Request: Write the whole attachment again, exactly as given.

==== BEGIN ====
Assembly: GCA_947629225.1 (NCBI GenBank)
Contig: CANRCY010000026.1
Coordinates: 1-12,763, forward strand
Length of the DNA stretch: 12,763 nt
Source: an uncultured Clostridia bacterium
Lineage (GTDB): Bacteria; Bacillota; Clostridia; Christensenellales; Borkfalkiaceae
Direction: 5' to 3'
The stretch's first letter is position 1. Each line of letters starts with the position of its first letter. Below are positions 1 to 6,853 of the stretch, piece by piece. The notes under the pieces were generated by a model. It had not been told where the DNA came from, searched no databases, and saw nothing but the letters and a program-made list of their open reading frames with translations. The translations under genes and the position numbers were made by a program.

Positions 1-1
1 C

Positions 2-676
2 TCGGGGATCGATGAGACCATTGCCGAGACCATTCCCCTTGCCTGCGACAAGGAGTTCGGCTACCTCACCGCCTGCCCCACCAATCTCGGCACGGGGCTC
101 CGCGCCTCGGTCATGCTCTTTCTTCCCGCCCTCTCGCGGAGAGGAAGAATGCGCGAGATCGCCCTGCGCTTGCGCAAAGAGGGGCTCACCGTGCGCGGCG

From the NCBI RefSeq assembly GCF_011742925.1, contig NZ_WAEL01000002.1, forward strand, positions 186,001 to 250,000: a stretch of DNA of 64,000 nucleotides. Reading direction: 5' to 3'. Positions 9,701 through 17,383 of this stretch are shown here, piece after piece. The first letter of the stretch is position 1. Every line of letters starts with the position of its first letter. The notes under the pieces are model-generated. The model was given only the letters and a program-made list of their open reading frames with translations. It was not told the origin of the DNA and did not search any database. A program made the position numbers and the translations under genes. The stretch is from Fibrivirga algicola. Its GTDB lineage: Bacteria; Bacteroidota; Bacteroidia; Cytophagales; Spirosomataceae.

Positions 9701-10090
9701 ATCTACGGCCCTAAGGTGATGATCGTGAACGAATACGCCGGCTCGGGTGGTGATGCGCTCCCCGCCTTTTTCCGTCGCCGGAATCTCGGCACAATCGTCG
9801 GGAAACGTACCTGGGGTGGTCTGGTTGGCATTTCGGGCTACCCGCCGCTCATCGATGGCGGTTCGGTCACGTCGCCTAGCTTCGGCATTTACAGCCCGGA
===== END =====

Assembly: GCA_947629225.1 (NCBI GenBank)
Contig: CANRCY010000026.1
Coordinates: 1-12,763, forward strand
Length of the DNA stretch: 12,763 nt
Source: an uncultured Clostridia bacterium
Lineage (GTDB): Bacteria; Bacillota; Clostridia; Christensenellales; Borkfalkiaceae
Direction: 5' to 3'
The stretch's first letter is position 1. Each line of letters starts with the position of its first letter. Below are positions 1 to 6,853 of the stretch, piece by piece. The notes under the pieces were generated by a model. It had not been told where the DNA came from, searched no databases, and saw nothing but the letters and a program-made list of their open reading frames with translations. The translations under genes and the position numbers were made by a program.

Positions 1-1
1 C

Positions 2-676
2 TCGGGGATCGATGAGACCATTGCCGAGACCATTCCCCTTGCCTGCGACAAGGAGTTCGGCTACCTCACCGCCTGCCCCACCAATCTCGGCACGGGGCTC
101 CGCGCCTCGGTCATGCTCTTTCTTCCCGCCCTCTCGCGGAGAGGAAGAATGCGCGAGATCGCCCTGCGCTTGCGCAAAGAGGGGCTCACCGTGCGCGGCG

From the NCBI RefSeq assembly GCF_011742925.1, contig NZ_WAEL01000002.1, forward strand, positions 186,001 to 250,000: a stretch of DNA of 64,000 nucleotides. Reading direction: 5' to 3'. Positions 9,701 through 17,383 of this stretch are shown here, piece after piece. The first letter of the stretch is position 1. Every line of letters starts with the position of its first letter. The notes under the pieces are model-generated. The model was given only the letters and a program-made list of their open reading frames with translations. It was not told the origin of the DNA and did not search any database. A program made the position numbers and the translations under genes. The stretch is from Fibrivirga algicola. Its GTDB lineage: Bacteria; Bacteroidota; Bacteroidia; Cytophagales; Spirosomataceae.

Positions 9701-10090
9701 ATCTACGGCCCTAAGGTGATGATCGTGAACGAATACGCCGGCTCGGGTGGTGATGCGCTCCCCGCCTTTTTCCGTCGCCGGAATCTCGGCACAATCGTCG
9801 GGAAACGTACCTGGGGTGGTCTGGTTGGCATTTCGGGCTACCCGCCGCTCATCGATGGCGGTTCGGTCACGTCGCCTAGCTTCGGCATTTACAGCCCGGA